Episode duration: 15 mins
Episodes produced: 52


Series: 239349
Summary: Radio suspense drama about when Theodore Honey, a ‘boffin’ with the Research Structural Department of the Royal Aircraft Establishment at Farnborough, England, develops a theory that the latest British airliner, the ‘Reindeer’, will crack up due to metal stress, after running approximately 1,400 hours.
Contributors: Nevil Shute (AUT), Richard Lane (SCR), Roly Barlee (PDR).
Cast: Brian James (Theodore Honey), Terri Aldred (Marjorie Corder), Mary Ward (Monica
Teasdale), Frederick Parslow (Dennis Scott), Douglas Kelly (Capt. Samuelson), Kenrick
Hudson (Director of Farnborough Aircraft), Joan Harris (Shirley Scott).
Label: ART
Episode duration: 15 mins
Episodes produced: 52

Series: 239372
Summary: Radio drama serial based on the novel by Nevil Shute. An enthralling and heartrending story of the last months in the lives of people living in Melbourne, the only remaining large city in the world which has not yet succumbed to radioactive fallout which was caused by the Third World War which erupted in Europe and brought instant death to the entire population of the Northern Hemisphere.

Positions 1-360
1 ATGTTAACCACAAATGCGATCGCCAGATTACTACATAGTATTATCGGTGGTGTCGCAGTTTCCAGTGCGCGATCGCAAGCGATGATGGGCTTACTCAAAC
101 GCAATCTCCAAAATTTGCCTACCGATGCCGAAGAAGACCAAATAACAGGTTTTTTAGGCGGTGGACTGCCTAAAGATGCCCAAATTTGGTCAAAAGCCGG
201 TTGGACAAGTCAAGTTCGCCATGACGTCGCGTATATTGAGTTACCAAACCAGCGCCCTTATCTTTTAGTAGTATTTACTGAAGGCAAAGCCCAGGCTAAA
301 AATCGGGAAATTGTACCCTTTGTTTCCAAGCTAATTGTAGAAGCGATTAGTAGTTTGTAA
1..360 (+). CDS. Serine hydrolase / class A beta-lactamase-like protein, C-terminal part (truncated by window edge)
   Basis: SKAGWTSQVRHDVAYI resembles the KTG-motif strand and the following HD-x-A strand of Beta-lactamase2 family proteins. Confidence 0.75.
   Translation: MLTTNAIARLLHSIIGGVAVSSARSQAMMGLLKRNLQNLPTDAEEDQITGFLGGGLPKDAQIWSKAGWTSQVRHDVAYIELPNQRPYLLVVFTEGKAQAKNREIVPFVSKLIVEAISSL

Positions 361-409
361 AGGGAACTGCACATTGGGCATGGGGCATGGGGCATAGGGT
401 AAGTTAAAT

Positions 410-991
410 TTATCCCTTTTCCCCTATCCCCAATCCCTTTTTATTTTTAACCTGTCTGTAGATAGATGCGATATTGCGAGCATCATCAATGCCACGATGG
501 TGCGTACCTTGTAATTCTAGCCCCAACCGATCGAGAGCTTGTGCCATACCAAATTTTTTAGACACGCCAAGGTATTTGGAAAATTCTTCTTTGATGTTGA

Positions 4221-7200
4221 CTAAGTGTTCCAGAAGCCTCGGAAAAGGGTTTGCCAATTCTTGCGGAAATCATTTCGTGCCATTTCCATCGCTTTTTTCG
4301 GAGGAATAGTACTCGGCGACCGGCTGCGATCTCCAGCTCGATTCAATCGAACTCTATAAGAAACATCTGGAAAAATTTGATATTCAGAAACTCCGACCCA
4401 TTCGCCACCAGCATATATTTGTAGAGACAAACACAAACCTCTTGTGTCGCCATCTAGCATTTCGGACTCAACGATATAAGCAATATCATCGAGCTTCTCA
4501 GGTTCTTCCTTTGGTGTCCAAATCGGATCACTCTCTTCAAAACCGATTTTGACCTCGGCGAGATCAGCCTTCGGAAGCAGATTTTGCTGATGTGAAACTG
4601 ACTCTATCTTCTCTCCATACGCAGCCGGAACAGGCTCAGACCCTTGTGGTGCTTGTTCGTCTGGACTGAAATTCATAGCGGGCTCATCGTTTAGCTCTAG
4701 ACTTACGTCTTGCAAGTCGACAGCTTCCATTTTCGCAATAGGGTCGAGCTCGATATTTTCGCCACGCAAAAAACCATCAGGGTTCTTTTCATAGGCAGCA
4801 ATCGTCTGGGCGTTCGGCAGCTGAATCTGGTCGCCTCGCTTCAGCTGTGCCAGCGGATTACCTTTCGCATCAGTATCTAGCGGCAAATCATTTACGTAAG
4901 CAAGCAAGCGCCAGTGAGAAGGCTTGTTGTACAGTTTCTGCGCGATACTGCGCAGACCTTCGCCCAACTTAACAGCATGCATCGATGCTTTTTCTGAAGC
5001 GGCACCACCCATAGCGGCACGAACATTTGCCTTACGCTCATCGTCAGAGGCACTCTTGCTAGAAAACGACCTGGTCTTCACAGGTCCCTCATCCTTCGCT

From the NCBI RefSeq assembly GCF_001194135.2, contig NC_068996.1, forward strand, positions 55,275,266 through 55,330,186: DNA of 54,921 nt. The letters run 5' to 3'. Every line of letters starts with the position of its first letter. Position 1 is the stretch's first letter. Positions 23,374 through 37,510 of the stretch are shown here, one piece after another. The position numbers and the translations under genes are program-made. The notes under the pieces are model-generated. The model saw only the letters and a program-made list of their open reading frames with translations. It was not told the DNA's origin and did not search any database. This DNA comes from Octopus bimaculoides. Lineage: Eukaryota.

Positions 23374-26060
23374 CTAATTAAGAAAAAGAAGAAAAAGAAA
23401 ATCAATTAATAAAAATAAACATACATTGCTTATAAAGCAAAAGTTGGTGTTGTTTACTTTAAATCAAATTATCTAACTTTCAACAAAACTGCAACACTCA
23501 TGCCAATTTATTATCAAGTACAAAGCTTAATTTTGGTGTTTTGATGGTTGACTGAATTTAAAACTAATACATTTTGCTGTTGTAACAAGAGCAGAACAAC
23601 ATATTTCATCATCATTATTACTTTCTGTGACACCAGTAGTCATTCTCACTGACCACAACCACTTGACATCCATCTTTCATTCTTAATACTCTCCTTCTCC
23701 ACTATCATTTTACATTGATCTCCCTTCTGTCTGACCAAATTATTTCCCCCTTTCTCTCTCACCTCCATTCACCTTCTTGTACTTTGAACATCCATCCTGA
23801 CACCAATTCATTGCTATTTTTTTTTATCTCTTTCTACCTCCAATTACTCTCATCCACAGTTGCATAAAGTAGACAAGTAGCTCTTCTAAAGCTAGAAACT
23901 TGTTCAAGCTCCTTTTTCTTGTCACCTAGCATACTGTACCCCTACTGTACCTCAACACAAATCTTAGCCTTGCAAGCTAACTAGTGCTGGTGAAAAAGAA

Contributors: Nevil Shute (AUT), Richard Lane (SCR), ART (PDC).
Cast: Brian James (Dwight Towers), Robert Peach (Peter Holmes), Beverley Dunn (Mary
Holmes), Marcella Burgoyne (Moira Davidson).
Label: ART
Episode duration: 30 mins (15 mins)
Episodes produced: 26 (52)
Broadcast details: 1959- ; 2UW.

Editor: Reactions to the Jersey pattern question in the last newsletter.

FROM Ann-Joy Coombs
I have had Nevil Shute  books for many years , All goods yarn. Recently read them again with appreciation. a Jersey pattern is a thick jumper oiled proved as I remember, I had one in navy as it was fashionable  mine was  plain , but some had patterns  20 - 30+ years  ago. Having recently moved house the jumper turned up ! Alas too small. I did  hear that Neville Shute was turned down after his proposal, the lady was a noted painter & lived  near Petersfield  I do not know her name , But I think it was this lady that challenged him to write a book about an older person , rather than younger, I think that was Pied Piper?